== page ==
Report: How varying, and higher frame rates, can reduce 3D viewing discomfort
Research conducted at Emily Carr University of Art + Design's stereoscopic 3D centre is probing the use of variable frame rates on 3D content viewing patterns by producing a short film, Soulmates 3D.
Emily Carr University of Art + Design in Vancouver may have settled on the root of motion illness by some viewers of 3D content: frame rates.
Research conducted at Emily Carr’s stereoscopic 3D centre is probing the use of variable frame rates on viewing patterns by producing a 3D short, L’ Âme Soeur (Soulmates).
The centre’s research into variable frame rates suggests that the choice of frame rate can influence a 3D film’s narrative, and so viewer comfort.
“As the film and broadcast industries move toward higher frame rate 3D productions, it is important that researchers look at the implications both on a technical and perceptual level,” Dr. Maria Lantin, director of Emily Carr’s stereoscopic 3D centre said Thursday in a statement.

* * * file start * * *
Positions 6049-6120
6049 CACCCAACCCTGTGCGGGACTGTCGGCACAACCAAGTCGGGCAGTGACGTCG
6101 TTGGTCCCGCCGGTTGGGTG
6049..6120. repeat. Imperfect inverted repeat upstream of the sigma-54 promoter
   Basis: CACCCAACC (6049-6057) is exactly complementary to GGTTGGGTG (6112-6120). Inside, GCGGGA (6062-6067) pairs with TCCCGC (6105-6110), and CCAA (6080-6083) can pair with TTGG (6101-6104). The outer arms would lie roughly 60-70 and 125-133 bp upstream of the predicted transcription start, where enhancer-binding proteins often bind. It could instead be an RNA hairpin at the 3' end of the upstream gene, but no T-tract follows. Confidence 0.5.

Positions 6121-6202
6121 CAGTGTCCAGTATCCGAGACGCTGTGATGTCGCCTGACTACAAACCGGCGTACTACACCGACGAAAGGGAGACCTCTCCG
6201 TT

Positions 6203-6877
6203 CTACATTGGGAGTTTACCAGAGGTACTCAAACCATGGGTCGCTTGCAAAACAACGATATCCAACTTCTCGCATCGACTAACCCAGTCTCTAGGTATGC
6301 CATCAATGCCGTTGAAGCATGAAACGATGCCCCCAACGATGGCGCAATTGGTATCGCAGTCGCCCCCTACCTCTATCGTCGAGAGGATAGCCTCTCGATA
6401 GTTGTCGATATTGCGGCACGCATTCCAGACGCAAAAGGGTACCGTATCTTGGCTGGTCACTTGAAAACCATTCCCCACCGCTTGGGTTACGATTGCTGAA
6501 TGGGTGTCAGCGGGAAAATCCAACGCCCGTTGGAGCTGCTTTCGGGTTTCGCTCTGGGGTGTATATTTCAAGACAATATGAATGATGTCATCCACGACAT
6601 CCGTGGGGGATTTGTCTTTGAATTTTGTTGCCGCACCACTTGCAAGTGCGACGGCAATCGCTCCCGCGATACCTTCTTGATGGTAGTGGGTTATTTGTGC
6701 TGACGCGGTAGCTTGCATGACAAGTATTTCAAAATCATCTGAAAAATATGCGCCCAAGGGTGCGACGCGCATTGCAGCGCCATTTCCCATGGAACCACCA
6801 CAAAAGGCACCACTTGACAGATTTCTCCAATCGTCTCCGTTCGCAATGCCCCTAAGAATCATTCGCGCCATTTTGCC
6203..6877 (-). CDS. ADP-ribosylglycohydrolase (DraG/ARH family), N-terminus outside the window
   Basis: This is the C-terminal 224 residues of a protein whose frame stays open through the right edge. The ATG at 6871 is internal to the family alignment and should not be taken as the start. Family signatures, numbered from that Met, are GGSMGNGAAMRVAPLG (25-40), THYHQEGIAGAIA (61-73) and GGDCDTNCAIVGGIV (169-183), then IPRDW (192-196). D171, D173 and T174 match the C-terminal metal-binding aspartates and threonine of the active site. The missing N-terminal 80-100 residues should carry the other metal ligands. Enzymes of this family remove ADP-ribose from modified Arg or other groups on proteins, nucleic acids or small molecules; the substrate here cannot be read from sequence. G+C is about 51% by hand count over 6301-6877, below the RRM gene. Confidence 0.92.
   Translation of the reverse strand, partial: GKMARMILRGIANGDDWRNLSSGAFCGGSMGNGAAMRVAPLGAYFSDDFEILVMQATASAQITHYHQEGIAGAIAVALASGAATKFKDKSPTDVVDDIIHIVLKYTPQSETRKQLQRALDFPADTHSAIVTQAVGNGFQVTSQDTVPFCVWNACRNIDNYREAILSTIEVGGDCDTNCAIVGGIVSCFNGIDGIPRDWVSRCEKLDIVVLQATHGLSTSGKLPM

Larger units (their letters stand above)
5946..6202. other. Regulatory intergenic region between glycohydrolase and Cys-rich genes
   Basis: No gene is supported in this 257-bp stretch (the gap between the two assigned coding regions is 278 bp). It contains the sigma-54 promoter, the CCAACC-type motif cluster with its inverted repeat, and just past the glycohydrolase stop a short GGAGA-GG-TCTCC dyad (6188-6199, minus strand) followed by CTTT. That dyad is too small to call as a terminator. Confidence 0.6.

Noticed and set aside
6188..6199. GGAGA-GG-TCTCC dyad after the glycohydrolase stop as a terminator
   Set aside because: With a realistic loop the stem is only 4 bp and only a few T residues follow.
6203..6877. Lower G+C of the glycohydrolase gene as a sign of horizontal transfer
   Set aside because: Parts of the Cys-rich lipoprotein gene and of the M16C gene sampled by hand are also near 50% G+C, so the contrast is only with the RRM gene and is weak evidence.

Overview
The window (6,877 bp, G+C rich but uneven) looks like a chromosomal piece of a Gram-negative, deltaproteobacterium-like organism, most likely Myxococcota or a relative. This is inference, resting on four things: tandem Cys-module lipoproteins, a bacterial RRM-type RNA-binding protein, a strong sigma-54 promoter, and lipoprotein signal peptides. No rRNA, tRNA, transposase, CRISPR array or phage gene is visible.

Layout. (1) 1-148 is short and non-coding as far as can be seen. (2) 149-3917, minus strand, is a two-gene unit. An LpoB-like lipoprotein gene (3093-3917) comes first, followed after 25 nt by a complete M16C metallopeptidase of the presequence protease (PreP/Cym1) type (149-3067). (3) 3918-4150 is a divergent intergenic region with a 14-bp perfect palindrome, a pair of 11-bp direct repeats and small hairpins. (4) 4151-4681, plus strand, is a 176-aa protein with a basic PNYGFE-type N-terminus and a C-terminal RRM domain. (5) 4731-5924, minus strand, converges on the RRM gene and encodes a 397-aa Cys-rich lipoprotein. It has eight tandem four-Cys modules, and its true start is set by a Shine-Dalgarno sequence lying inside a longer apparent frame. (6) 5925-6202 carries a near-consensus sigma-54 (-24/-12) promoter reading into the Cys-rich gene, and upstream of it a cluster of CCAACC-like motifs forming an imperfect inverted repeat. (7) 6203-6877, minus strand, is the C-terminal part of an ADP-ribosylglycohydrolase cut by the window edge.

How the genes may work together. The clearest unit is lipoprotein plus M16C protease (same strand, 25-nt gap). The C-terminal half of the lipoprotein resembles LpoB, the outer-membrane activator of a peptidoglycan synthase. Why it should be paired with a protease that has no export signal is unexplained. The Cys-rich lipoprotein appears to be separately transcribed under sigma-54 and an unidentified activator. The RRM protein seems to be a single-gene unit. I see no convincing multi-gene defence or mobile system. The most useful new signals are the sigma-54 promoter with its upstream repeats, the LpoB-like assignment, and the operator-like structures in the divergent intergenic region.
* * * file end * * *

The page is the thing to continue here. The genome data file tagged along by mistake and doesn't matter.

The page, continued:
“With this research we specifically address the notion of using frame rate as an additional component to storytelling and audience engagement,” she added.
Cinema traditionally has been filmed at 24 frames per second.
At the same time, 3D content benefits from including scenes shot at 48 or 60 frames per second, not least as the slower shutter in recording in the standard 24 frames per second rate produces motion artifacts such as blur and light strobing.
And those motion artifacts can encourage viewer discomfort.
For Soulmates 3D, Emily Carr researchers captured footage using RED Epic cameras, capable of capturing images at up to 60 uncompressed frames per second.
Each scene was filmed at 24, 48, and 60 frames per second.
And the filmmakers were able to swap scenes with varying frame rates to reduce motion artifacts, and so increase the chances for an optimum viewer experience.
The result is varying frame rates used to tell better stories, not least by using higher frame rates to make 3D characters more lifelike.